"Investing in children from their earliest years is essential to building enabling societies"– statement by SRSG Najat Maalla M’jid on Universal Children’s Day

New York, 20 November 2021 – On the occasion of the Universal Children’s Day, SRSG Najat Maalla M’jid calls on the urgent need to ensure children’s safe return to school in the face of the COVID-19 pandemic. 

The COVID-19 pandemic has led to a devastating disruption of education and has taken nearly 77 million children away from classrooms for the past 18 months. At least one in three schoolchildren had no access to remote learning. School closures have impacted every child, especially the most vulnerable ones, and led to reduced physical activity and poorer diets, increased levels of anxiety and self-harm, and exposure to domestic violence. 

The disparities in education among poorer and marginalized children have been further exacerbated by the limited availability of working parents to take the place of teachers and a lack of equipment and resources for remote learning. 

“Children’s confinement and solitude due to lockdowns and school closures, as well as the stress from the increased risk of violence at home and in the community and online, has had a negative impact on all aspects of their well-being – and especially their mental health.” stressed SRSG Najat Maalla M’jid, “school closures contributed to increased anxiety and isolation among children, along with sadness, frustration, stress, disruptive behavior, hyperactivity, and sleeping and eating disorders.”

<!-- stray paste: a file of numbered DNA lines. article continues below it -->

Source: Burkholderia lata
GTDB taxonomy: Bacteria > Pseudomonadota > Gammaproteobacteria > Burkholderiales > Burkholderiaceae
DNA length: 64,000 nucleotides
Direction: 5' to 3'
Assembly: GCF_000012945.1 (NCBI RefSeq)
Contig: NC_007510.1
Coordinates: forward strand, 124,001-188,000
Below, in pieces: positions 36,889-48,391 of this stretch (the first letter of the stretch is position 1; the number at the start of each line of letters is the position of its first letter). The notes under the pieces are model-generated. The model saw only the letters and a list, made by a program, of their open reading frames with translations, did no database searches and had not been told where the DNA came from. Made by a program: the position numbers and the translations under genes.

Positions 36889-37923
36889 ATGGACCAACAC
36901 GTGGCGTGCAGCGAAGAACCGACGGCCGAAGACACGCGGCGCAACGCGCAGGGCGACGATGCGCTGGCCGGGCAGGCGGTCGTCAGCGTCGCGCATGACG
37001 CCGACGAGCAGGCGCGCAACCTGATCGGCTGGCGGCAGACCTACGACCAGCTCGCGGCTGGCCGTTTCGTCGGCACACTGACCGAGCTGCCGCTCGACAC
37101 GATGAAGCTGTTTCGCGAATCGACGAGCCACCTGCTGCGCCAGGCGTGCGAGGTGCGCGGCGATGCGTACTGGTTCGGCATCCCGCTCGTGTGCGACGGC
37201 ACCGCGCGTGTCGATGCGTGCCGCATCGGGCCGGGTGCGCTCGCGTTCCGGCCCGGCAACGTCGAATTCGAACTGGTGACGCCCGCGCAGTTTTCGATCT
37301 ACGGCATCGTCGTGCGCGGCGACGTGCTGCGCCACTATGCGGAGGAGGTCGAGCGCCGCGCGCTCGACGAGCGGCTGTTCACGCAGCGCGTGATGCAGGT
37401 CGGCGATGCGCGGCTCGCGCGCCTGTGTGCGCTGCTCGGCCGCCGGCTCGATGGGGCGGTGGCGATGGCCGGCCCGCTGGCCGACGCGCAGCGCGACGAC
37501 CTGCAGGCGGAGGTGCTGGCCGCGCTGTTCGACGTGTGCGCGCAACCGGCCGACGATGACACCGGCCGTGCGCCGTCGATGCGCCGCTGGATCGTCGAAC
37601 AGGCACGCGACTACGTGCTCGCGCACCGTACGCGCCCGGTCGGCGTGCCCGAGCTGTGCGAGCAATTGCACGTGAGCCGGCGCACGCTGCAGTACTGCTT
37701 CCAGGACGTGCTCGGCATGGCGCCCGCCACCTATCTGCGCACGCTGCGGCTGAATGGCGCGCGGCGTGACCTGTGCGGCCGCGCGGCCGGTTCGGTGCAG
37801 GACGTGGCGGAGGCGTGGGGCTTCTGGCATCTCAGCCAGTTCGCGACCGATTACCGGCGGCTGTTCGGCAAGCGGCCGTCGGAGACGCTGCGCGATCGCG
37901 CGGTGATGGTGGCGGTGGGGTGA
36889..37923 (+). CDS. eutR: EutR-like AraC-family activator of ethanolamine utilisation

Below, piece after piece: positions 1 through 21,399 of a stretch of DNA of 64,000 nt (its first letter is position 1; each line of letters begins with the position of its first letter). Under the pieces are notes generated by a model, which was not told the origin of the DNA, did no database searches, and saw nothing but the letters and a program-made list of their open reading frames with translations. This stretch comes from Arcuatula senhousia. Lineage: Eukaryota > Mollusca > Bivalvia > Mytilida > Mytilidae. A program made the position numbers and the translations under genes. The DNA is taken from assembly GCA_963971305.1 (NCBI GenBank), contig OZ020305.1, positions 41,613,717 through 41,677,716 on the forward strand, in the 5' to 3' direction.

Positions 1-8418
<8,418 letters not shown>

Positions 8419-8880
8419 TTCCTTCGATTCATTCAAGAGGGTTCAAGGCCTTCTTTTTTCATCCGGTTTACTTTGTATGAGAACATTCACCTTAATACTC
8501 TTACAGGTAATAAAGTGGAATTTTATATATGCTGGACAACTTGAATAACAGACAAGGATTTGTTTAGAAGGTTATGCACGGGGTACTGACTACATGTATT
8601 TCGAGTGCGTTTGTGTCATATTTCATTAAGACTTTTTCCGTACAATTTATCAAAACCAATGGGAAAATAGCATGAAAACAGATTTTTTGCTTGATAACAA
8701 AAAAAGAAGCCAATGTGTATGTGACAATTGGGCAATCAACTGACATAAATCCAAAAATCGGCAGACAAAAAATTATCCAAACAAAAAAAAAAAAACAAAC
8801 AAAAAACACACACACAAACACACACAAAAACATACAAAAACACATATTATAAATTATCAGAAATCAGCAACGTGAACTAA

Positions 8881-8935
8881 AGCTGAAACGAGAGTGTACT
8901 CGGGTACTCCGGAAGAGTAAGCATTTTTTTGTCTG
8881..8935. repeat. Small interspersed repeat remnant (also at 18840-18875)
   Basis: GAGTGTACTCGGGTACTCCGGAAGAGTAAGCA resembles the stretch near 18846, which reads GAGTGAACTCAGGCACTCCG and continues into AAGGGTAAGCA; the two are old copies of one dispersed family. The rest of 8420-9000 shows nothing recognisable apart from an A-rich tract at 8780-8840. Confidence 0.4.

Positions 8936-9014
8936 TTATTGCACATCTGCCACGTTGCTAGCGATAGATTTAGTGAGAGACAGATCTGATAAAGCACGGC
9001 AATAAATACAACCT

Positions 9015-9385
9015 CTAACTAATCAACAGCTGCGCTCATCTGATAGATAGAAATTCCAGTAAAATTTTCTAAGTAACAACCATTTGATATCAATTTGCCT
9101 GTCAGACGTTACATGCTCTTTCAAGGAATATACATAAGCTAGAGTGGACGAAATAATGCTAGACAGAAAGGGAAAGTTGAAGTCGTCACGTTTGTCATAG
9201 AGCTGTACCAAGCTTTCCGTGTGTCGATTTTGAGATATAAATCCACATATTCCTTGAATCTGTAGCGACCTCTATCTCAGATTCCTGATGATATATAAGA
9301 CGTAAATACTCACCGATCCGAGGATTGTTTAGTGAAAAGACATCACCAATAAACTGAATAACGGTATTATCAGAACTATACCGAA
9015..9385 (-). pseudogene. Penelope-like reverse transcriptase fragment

The right to school is vital to every child’s development, safety, and well-being. Teachers and school staff are the frontlines for identifying challenges that children may be facing in their lives. Thus, it is essential to ensure that classroom-based learning is uninterrupted, and this vital protective shield restored as soon as possible by getting children back into school. Governments and societies need to prioritize support for children’s social, emotional, and spiritual well-being and ensure that children’s return to school is safe. 

“The Convention on the Rights of the Child enshrines the right to an education of good quality in safe and secure learning environments. The pandemic has severely tested the capacity of States, communities, and families to ensure children’s education,” highlighted SRSG Najat Maalla M’jid, “We should also remember that schools are more than places of academic learning; they are where children learn to socialize and where they find support.” 

“As the world builds back after the pandemic, integrated services for children including education, protection, health, mental health, and justice must be considered as essential services and supported with adequate resources. They must be linked to an inclusive social protection system that will protect the most vulnerable children and their caregivers, leaving no one behind,” said Dr. Maalla M’jid. “Investing in children from their earliest years is essential to building resilient, just, inclusive, safe, and enabling societies. And as we make good on our promise, in all that we do, it must be for and with children, leaving no one behind.”